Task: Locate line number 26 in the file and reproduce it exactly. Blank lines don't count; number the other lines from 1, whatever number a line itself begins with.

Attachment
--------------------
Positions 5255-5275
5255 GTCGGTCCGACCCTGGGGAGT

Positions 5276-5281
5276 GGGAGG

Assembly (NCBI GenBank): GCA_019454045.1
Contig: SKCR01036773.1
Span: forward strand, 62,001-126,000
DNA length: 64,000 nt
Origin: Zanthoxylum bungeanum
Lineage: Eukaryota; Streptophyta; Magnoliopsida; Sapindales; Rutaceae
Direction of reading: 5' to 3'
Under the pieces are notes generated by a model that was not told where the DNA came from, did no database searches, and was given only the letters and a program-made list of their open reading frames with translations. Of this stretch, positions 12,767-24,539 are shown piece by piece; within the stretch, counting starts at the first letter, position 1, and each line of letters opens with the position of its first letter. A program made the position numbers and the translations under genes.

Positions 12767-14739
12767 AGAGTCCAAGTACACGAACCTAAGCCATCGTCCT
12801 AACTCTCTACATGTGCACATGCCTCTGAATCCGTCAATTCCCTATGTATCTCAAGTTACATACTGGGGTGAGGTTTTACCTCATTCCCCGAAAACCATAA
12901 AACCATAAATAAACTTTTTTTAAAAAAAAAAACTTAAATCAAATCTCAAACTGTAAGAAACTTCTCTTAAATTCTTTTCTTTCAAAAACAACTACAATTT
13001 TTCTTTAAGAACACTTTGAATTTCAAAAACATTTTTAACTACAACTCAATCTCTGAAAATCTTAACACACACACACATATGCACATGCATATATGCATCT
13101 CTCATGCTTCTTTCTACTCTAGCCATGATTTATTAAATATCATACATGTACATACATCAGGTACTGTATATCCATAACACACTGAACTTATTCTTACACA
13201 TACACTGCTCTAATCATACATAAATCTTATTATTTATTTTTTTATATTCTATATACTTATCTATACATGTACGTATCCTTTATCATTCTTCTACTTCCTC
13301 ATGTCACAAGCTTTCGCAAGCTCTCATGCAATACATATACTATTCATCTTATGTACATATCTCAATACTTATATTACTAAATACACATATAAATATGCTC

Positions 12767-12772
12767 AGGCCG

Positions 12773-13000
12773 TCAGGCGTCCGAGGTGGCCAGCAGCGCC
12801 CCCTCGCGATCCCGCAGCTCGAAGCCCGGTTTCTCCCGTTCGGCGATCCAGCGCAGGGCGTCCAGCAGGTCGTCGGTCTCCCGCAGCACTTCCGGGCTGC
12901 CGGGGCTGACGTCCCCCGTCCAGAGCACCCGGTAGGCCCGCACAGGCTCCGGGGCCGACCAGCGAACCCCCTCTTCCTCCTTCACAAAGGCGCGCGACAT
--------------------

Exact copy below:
12901 CGGGGCTGACGTCCCCCGTCCAGAGCACCCGGTAGGCCCGCACAGGCTCCGGGGCCGACCAGCGAACCCCCTCTTCCTCCTTCACAAAGGCGCGCGACAT